Teams: Philadelphia Phillies, 1948-1959; Chicago Cubs, 1960-1961; New York Mets, 1962
Richie Ashburn provided just what the
1950 Phillies needed to earn their first
World Series appearance in 35 years.
No wonder Ashburn tended to be overlooked. But his feats still stand in the record book, and they finally impressed the Veterans Committee, which noted his bat, glove, and long service to the game when voting Ashburn into the Hall of Fame in 1995.
A classic leadoff hitter, Ashburn averaged 172 hits, 80 walks, and 88 runs over a 15-year career. He finished with a .397 on-base percentage. A “Whiz Kid” in 1950 and an original Met in 1962, Ashburn hit over .300 nine times, including his first and last years in the majors. In between, he won a pair of batting titles.
Furthermore, Ashburn may have been even better in the field than he was at the plate. He was a brilliant center fielder who recorded more than 6,000 putouts -- about 400 per year. Ashburn made at least 500 putouts in four seasons and topped 490 in two others. Willie Mays never made more than 450 putouts. Though not blessed with an exceptional arm, Ashburn compensated by playing shallow. One of his throws cut down Brooklyn’s Cal Abrams at the plate to help the Phils win a pennant in 1950.
Richard Ashburn (1927-1997) hailed from Nebraska and was 21 when he arrived in the majors in 1948. He hit .333 with a league-leading 32 stolen bases, earned the first of his five All-Star berths, and was named Rookie of the Year by The Sporting News. Two years later, Ashburn led the Phillies to their first World Series appearance in 35 years. He hit .303 with a league-leading 14 triples as the Phils beat out the Dodgers by two games. It was at the conclusion of this race that he made his historic throw to cut down Abrams.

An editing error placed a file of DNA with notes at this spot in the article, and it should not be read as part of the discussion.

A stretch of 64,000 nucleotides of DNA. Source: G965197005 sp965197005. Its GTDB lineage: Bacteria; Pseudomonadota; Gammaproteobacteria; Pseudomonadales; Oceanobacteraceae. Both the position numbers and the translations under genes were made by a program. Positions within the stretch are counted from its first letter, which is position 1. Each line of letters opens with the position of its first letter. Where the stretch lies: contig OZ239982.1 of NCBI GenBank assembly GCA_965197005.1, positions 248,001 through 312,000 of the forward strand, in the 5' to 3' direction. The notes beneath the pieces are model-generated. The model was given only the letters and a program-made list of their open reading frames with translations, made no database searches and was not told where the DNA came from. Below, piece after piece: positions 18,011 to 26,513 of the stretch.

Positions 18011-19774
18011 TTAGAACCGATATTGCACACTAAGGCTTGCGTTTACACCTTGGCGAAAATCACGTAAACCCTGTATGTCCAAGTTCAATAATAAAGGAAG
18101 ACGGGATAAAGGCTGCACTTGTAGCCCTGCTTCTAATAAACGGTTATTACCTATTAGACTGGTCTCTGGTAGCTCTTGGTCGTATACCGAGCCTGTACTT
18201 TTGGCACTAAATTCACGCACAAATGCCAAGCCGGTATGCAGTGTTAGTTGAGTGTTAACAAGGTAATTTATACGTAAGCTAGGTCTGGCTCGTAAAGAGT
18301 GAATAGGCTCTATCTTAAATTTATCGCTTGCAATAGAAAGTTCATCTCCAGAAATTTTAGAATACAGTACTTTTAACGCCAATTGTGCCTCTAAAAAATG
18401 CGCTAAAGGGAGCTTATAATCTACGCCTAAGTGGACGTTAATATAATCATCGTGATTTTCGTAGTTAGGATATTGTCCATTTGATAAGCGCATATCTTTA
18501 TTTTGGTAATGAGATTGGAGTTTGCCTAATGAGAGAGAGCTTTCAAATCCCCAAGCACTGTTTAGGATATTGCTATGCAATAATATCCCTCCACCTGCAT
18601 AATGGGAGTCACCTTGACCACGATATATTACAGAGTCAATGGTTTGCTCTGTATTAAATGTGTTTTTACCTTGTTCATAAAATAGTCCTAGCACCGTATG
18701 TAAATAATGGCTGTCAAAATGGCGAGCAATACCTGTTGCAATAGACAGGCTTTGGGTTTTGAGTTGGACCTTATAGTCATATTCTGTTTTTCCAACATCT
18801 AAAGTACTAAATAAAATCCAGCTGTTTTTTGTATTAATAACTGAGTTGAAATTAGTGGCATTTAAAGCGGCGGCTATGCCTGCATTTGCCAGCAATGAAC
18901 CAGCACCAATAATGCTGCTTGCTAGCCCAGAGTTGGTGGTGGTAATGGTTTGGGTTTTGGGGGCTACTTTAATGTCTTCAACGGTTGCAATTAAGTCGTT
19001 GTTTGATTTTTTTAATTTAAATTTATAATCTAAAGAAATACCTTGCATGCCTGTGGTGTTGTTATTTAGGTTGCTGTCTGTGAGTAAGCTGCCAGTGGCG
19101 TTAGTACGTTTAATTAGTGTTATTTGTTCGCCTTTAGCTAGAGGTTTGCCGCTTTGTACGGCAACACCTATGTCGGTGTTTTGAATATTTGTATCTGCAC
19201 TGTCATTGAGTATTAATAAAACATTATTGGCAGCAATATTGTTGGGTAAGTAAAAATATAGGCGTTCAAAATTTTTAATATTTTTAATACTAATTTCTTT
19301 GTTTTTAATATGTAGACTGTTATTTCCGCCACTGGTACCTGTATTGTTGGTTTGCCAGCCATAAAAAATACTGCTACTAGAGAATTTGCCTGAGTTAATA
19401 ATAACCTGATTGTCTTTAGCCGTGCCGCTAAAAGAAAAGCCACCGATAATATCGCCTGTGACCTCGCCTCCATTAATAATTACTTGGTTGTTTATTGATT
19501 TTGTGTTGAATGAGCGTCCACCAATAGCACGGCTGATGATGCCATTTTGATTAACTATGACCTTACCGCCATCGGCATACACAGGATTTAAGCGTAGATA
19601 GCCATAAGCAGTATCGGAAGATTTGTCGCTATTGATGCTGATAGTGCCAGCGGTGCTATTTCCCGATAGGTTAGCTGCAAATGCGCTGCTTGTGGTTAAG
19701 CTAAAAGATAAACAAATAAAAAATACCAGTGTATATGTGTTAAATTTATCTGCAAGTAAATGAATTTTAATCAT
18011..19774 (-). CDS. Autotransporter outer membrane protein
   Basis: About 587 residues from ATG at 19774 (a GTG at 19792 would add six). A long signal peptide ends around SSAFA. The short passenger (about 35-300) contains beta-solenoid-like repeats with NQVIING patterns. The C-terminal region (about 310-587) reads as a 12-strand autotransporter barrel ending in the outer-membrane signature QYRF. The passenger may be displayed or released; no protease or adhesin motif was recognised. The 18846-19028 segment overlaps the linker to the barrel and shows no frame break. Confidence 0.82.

That was the closest Ashburn came to the brass ring during his playing days. The Phillies fell into the middle of the league, even as Richie kept playing like a champion. He led the league with a .338 batting average in 1955, and again in 1958 with a .350 mark.
In the off-season before 1960, the Phils dealt Ashburn to the Cubs, with whom he spent two years. Finally, the Cubs sold him to the Mets, where he finished his career on a team that lost 120 games. After hitting .306 that year, Ashburn retired to the broadcast booth where, like Phil Rizzuto, he kept his name in the public eye, a fact that did nothing to hurt his Hall of Fame chances. It was from the booth that Ashburn was able, in 1980, to see the Phillies finally win the World Series title that had eluded Philadelphia for so long.
Here are Richie Ashburn's major league totals:
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